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Published May 10th, 2023
'Ajoomma' - A feel-good movie from Singapore at the Orinda Theatre
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The movie opening at the Orinda Theatre on May 19, "Ajoomma," is not a K-drama. Even though it is filmed mostly in South Korea, it is a Singaporean-Korean co-production directed by Singaporean director He Shuming. It has none of the sugar-coating, glamorous unrealism of a Korean TV series. All the better. This charming uplifting comedy is steeped into the life of a Singaporean middle-aged commoner, and it is more related to the Swedish film "A Man Called Uve" than to "Crash Landing on You."
Ajoomma is a Korean term given to a middle-aged woman or a relative from an older generation. According to Lingua Asia, it is not an offensive term when used for older married women, but it is not particularly respectful either and can be patronizing. Translated as "auntie," it is the name given to the main character. A woman widowed for three years, Auntie lives with a son who is trying hard to escape the confined life they live in their spotless Singaporean apartment. Auntie is a big K-drama fan and she has booked an organized trip to Seoul with her son, a 3,000-mile voyage and a big first for her. When her son cancels and she cannot get a refund, she has to decide whether or not she will go alone. Along the way she will have to become more resourceful and self-reliant, and find in herself the resources to become a relevant and contributing member of society again.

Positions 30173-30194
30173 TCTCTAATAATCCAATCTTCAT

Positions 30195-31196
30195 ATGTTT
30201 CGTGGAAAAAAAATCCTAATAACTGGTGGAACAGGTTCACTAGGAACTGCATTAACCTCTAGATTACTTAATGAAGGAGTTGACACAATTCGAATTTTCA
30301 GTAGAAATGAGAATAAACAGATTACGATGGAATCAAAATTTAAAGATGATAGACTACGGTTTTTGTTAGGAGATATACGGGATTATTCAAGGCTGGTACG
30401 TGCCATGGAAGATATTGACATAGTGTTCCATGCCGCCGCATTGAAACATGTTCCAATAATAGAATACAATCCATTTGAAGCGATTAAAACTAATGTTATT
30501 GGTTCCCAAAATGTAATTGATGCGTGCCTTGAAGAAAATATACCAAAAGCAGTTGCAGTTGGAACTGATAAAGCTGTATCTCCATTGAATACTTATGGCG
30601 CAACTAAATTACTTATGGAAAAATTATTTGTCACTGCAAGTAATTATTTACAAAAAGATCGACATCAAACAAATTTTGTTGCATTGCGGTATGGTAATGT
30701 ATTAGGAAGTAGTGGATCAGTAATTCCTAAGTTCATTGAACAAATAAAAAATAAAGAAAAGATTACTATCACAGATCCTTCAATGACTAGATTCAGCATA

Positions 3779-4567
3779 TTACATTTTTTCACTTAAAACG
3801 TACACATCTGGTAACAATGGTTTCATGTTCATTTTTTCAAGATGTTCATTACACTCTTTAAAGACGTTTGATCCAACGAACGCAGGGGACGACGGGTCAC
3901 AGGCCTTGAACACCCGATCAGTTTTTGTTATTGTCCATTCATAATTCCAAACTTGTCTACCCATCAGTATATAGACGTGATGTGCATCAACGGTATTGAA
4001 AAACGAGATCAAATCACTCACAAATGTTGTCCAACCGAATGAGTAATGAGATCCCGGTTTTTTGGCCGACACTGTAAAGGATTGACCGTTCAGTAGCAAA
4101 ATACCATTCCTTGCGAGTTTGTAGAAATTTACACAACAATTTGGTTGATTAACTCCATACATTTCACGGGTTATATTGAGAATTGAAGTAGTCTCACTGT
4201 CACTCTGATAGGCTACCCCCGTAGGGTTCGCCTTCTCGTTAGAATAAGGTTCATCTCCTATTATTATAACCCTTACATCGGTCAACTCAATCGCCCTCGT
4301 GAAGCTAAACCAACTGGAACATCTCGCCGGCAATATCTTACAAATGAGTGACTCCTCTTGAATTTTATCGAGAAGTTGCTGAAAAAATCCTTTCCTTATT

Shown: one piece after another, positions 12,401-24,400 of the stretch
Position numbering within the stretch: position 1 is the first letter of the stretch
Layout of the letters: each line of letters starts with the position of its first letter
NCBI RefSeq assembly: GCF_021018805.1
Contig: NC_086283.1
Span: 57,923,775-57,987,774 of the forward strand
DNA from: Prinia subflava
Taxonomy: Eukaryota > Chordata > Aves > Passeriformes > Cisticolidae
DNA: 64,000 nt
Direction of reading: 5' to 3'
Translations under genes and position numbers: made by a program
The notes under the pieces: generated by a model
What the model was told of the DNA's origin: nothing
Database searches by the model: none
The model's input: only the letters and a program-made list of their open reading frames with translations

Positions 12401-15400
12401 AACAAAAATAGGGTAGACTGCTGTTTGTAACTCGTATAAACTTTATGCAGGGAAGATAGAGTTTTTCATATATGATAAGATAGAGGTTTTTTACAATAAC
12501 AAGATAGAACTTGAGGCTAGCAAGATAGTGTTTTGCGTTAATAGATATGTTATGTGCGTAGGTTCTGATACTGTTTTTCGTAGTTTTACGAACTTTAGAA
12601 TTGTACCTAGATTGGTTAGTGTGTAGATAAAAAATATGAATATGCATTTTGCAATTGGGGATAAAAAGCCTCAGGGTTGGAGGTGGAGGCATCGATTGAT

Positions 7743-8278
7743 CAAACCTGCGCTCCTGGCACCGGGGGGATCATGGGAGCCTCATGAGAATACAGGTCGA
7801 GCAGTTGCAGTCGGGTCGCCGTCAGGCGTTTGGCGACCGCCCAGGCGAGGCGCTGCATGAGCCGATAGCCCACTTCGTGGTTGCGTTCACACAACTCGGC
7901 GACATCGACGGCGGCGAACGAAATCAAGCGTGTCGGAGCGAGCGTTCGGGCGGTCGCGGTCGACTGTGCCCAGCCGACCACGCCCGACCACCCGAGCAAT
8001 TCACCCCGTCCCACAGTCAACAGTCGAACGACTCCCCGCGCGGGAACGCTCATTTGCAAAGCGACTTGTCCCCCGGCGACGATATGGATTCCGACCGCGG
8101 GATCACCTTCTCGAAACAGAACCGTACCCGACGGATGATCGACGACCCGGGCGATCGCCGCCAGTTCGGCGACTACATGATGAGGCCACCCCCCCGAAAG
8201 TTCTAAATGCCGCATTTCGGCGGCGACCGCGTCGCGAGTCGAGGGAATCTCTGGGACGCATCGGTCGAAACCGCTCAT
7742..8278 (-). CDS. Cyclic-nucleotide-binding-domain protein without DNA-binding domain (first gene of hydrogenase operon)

In an interview to the Busan Film Festival where his movie opened last year, He Shuming said that his own mother and her obsession with K-drama was an inspiration for the movie he co-wrote with Kris Ong. He explained that he wanted to make it a Korean-Singaporean co-production because of the way Korean pop-culture is influencing all of Asia. "Korea is an exciting place for film-makers," he commented. Shuming believes that the people immerse themselves in the streaming series to escape to a life so distant from their own. The portrait he draws of Auntie is done in an impressionistic way, one small stroke after another. The character that lived mostly in her dreams and her past, slowly emerges as a person of character as she takes steps to resolve the unfortunate predicament she finds herself in during the trip.
All the characters in the film, the tour guide, the Korean guard who will help Ajoomma, are ordinary human beings who go just a little step beyond ordinary apathy and selfishness. Their small steps of courage or resilience will have an impact. Not earth shattering or even life-changing, but they reclaim the fullness of their humanity.
The movie is full of charming cute details, such as the day Ajoomma, coming from a tropical region of the world, sees snow for the first time. The way this is filmed has nothing to do with the hyper-romanticizing of snow falling in K-dramas, but it just adds charm in a delicate way that rings true.
It is interesting to note that the movie also touches upon the issue of same sex relationships, just as Singapore's parliament repealed S377A, at the end of 2022, the law which criminalized gay sex. Shuming explained that he did not want to give lessons or change society, but simply to humanize situations.
The movie showing in Orinda is a U.S. commercial premiere, thanks to the International Film Showcase, the local nonprofit that selects excellent foreign movies and partners with the Orinda Theatre to present them in Contra Costa County. The movie opens at the Orinda Theatre on May 19 and will play for at least one week; tickets at www.orindamovies.com/

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